Human trafficking: the Lankan reality | Sunday Observer

Human trafficking: the Lankan reality

Despite the existing legal apparatus, human trafficking has remained an unresolved issue locally and internationally. For decades, trafficking of persons had been a consistently growing international concern addressed extensively at both international and national levels.

Accelerated by the increasing rates of the business, continually improving legal measures and safeguards have been adopted to resolve the situation.

Identification

To identify a gamut of issues surrounding human trafficking in Sri Lanka, one needs to first have a closer look at the definition of human trafficking broadly accepted by an internationally recognised authoritative legal entity. Article 3 of the Protocol to Prevent, Suppress and Punish Trafficking in Persons, one of the major instruments concerning Trafficking in Persons defines Trafficking in Persons as ‘the recruitment, transportation, transfer, harbouring or receipt of persons by means of threat or use of force or other forms of coercion, of abduction, of fraud, of deception, of abuse of power or of a position of vulnerability or of the giving or receiving of payments or benefits to achieve the consent of a person having control over another person for the purpose of exploitation.’

Trafficking in persons commonly take the forms of sea trafficking, forced labour and debt bondage.

Given the very nature of its conduct, it had been identified as a crime and violation of human rights. In pursuance of this identification and led by the terms of the Protocol trafficking in persons have been criminalised in various domestic legislations.

Sri Lanka recognises trafficking of persons as a criminal offence under the Convention on Preventing and Combating Trafficking in Women and Children for Prostitution Act No. 30 of 2005 and the Penal Code (Amendment Act No. 16 of 2006).

Protocols

The United Nations Office on Drugs and Crime (UNODC) in its creation of the United Nations Convention against Transnational Organised Crime and the two related Protocols namely, the United Nations Protocol to Prevent, Suppress and Punish Trafficking in Persons, Especially Women and Children, and the United Nations Protocol against the Smuggling of Migrants by Land, Sea and Air, laid the foundation to the international and local schemes of resolutions to counter the issue. In 2013, the United Nations adopted a resolution which marked July 30 as the World Day against Trafficking of Persons. The International Labour Organization (ILO) has been serving its best to address the matter of forced labour.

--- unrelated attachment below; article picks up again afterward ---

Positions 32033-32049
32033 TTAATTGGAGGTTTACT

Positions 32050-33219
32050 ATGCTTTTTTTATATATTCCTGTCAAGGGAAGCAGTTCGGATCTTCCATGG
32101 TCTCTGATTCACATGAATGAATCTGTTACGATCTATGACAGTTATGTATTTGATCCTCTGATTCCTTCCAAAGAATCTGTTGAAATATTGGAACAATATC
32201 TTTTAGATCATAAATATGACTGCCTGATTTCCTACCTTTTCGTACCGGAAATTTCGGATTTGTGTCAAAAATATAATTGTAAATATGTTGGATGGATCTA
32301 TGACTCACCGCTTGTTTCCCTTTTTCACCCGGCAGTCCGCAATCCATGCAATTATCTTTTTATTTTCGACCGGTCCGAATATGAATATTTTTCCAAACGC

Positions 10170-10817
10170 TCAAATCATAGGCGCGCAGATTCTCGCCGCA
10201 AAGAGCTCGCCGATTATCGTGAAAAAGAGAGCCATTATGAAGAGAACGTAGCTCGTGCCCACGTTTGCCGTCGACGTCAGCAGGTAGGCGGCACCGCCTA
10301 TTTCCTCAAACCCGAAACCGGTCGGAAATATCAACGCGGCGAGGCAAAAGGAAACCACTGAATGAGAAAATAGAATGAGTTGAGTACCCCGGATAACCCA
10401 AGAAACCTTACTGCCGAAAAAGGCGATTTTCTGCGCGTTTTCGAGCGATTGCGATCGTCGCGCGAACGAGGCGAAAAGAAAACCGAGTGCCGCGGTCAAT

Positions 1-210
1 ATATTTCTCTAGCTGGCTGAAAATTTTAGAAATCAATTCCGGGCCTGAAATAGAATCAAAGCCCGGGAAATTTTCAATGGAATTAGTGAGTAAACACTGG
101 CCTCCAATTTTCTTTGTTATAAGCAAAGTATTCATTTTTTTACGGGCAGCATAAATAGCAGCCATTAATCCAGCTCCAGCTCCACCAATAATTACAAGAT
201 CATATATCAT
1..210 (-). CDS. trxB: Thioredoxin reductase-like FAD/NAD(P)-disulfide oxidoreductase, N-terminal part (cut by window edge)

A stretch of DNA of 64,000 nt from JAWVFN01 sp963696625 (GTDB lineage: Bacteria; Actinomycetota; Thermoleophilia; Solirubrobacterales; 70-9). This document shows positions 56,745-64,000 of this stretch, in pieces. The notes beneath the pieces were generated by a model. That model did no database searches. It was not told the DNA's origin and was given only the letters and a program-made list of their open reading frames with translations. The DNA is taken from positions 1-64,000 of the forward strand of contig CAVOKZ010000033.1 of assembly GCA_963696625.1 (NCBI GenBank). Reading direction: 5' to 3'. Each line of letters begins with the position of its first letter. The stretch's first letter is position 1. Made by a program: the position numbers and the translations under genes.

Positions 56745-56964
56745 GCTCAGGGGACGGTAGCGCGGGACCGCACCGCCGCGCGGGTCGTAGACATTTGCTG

At a local level, with the assistance of the International Organization for Migration (IOM), a National Resource Centre to counter human trafficking was opened by the Immigration and Emigration Department of Sri Lanka (IED) in 2009, which strengthened the Government in its efforts to curb the issue. Sri Lanka also has a national anti-human trafficking task force led by the Ministry of Justice. A larger number of trafficking in persons has been recorded with regard to migration of workers in comparison to the activity demonstrated in other forms of trafficking. Sri Lanka dominates an unhealthy culture of uninformed and ill-prepared migration which increasingly creates vulnerability towards exploitation by human traffickers, from which a larger proportion of Sri Lanka’s labour force is continuously affected.

Reality

We are confronted by a reality where cases and prosecutions in this regard have consumed longer periods to be heard in court. While there had been more convictions of traffickers, the levels of prosecutions have been reported to be significantly lower.

The unavailability of data of victims and traffickers has greatly discouraged a positive response being made.

These have collectively counted towards producing a comparatively negative outcome.

Accordingly, a progression may only be witnessed if these situations have been countermanded and replaced with the positive, expedited hearing of cases, new additions and changes to policy and proper monitoring equipment to follow up the process.

 

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